conspiracy theories describe the fraudulent reality of the January 6 riot

Millions of Americans watched the events in Washington on January 6 on live television. Police officers testified about the violence and chaos. Criminal proceedings in open court detailed what happened.

Yet hoaxes, conspiracy theories and attempts to rewrite history persist, blurring the public’s understanding of what really happened in the most sustained attack on the seat of American democracy since the United States. war of 1812.

By excusing former President Donald Trump’s responsibility, downplaying mob violence, and martyring rioters, the insurgency lies are aimed at deflecting responsibility from January 6 while supporting Trump’s baseless claims about the free and fair 2020 elections he lost.

Spread by politicians, broadcast by cable news experts and amplified by social media, the lies are a stark reminder of how many Americans may no longer trust their own institutions or their own eyes.

Several different conspiracy theories emerged in the year since the insurgency, according to an online content analysis conducted by media intelligence firm Zignal Labs on behalf of the Associated Press. Unfounded claims that the rioters were members of antifa first went viral, before being overtaken by a baseless claim accusing FBI agents. Other theories say the rioters were peaceful and were charged with crimes that never happened.

Conspiracy theories have long lurked in the background of American history, said Dustin Carnahan, a professor at Michigan State University who studies political disinformation. But they can become dangerous when they make people distrust democracy or condone or embrace violence.

“If we don’t operate on the same fact basis anymore, then it will be much more difficult to have conversations as a country,” Carnahan said. “It will fuel more divisions in our country, and I think that’s ultimately the legacy of disinformation that we are seeing right now.”

A review of some of the main lies about the Capitol Riot and the people who spread them:


In fact, many of those who came to Capitol Hill on January 6 have said – proudly, publicly, on several occasions – that they did so to help the then president.

Different versions of the claim suggest that they were FBI agents or members of the anti-fascist anti-Fa movement.

“Earlier in the day, the Capitol was under siege by people who can only be described as antithetical to the MAGA movement,” Laura Ingraham said on her Fox News show on the night of January 6, referring to the slogan “Make America Great Again ”by Trump. “They probably weren’t all Trump supporters, and there are reports that antifa supporters may have been scattered throughout the crowd.”

The next day, Ingraham acknowledged the inaccuracy when she tweeted a link to a story debunking the claim.

Another Fox host, Tucker Carlson, spread the idea that the FBI had orchestrated the riot. He cites as evidence the indictments of some January 6 suspects that mention unindicted co-conspirators, a common legal term that simply refers to suspects who have not been charged, and not agent evidence. infiltrators or informers.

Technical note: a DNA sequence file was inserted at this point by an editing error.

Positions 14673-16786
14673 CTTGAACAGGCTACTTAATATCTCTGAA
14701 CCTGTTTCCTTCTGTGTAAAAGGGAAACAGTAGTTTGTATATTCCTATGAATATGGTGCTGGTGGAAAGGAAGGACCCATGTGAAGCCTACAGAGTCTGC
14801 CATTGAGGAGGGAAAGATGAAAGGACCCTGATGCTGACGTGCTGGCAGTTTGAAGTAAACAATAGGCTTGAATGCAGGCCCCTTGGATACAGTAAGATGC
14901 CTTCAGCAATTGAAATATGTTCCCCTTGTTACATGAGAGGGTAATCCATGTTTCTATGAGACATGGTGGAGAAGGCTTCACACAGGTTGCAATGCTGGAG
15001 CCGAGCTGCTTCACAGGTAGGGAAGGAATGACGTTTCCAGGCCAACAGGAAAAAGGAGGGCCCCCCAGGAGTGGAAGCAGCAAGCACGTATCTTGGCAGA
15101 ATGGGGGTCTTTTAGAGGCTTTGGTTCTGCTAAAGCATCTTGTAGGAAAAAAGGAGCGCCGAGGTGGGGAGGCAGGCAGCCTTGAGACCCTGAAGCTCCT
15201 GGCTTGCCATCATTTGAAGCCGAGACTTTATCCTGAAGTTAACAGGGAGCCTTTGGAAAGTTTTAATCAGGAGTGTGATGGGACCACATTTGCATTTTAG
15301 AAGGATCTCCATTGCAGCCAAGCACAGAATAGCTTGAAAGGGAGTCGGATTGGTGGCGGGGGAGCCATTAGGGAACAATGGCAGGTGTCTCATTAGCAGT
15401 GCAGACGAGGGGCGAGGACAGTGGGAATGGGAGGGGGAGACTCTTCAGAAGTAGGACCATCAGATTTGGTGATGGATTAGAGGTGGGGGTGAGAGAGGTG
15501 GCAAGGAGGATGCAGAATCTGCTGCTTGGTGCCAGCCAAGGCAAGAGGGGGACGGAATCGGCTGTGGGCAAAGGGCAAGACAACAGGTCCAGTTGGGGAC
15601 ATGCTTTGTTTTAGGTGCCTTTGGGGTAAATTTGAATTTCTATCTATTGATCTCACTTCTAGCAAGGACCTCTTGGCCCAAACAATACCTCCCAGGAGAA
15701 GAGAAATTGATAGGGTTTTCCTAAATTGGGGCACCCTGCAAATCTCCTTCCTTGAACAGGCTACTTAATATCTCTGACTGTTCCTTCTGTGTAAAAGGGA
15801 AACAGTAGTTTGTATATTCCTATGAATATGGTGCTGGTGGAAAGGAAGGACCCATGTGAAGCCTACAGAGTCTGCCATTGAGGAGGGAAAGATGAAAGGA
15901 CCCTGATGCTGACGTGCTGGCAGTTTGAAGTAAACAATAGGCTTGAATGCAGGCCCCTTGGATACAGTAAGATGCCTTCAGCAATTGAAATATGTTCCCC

Yet Carlson said on his show that “in all cases they were potentially FBI agents.”

Carlson is a “primary driver” of the idea that Jan. 6 was perpetrated by government agents, according to Zignal’s report. He found that the claim had increased in October when Carlson released a documentary series on the insurgency.

Members of Congress, including Representative Matt Gaetz, R-Fla., Helped spread theories.

“Some of the people who raped the Capitol today were not Trump supporters, they were posing as Trump supporters and, in fact, were members of the violent anti-fa terrorist group,” Gaetz said.

Spokesmen for Carlson and Gaetz say they are upholding their demands.

In truth, the rioters are exactly what they said they were.

One was a newly elected state lawmaker from West Virginia, a Republican Trump supporter named Derrick Evans who resigned after his arrest. Evans released a video of himself illegally entering the Capitol.

“They’re now making an announcement that if Pence betrays us you better think twice because we’re storming the building,” Evans said on the video. “The door is cracked!” … We are in, we are in! Derrick Evans is on Capitol Hill! Vice President Mike Pence was in the building to preside over the Senate certification of Democrat Joe Biden’s electoral victory. Pence has moved ahead despite calls from Trump for Pence to block the transfer of power.

During testimony before Congress, FBI Director Christopher Wray was asked if there was any reason to believe the insurgency was staged by “bogus Trump protesters.”

“We haven’t seen any evidence of this,” said Wray, who was appointed by Trump.



Dozens of police officers were seriously injured. A Capitol Police officer who was attacked and assaulted with bear spray suffered a stroke and died a day later of natural causes.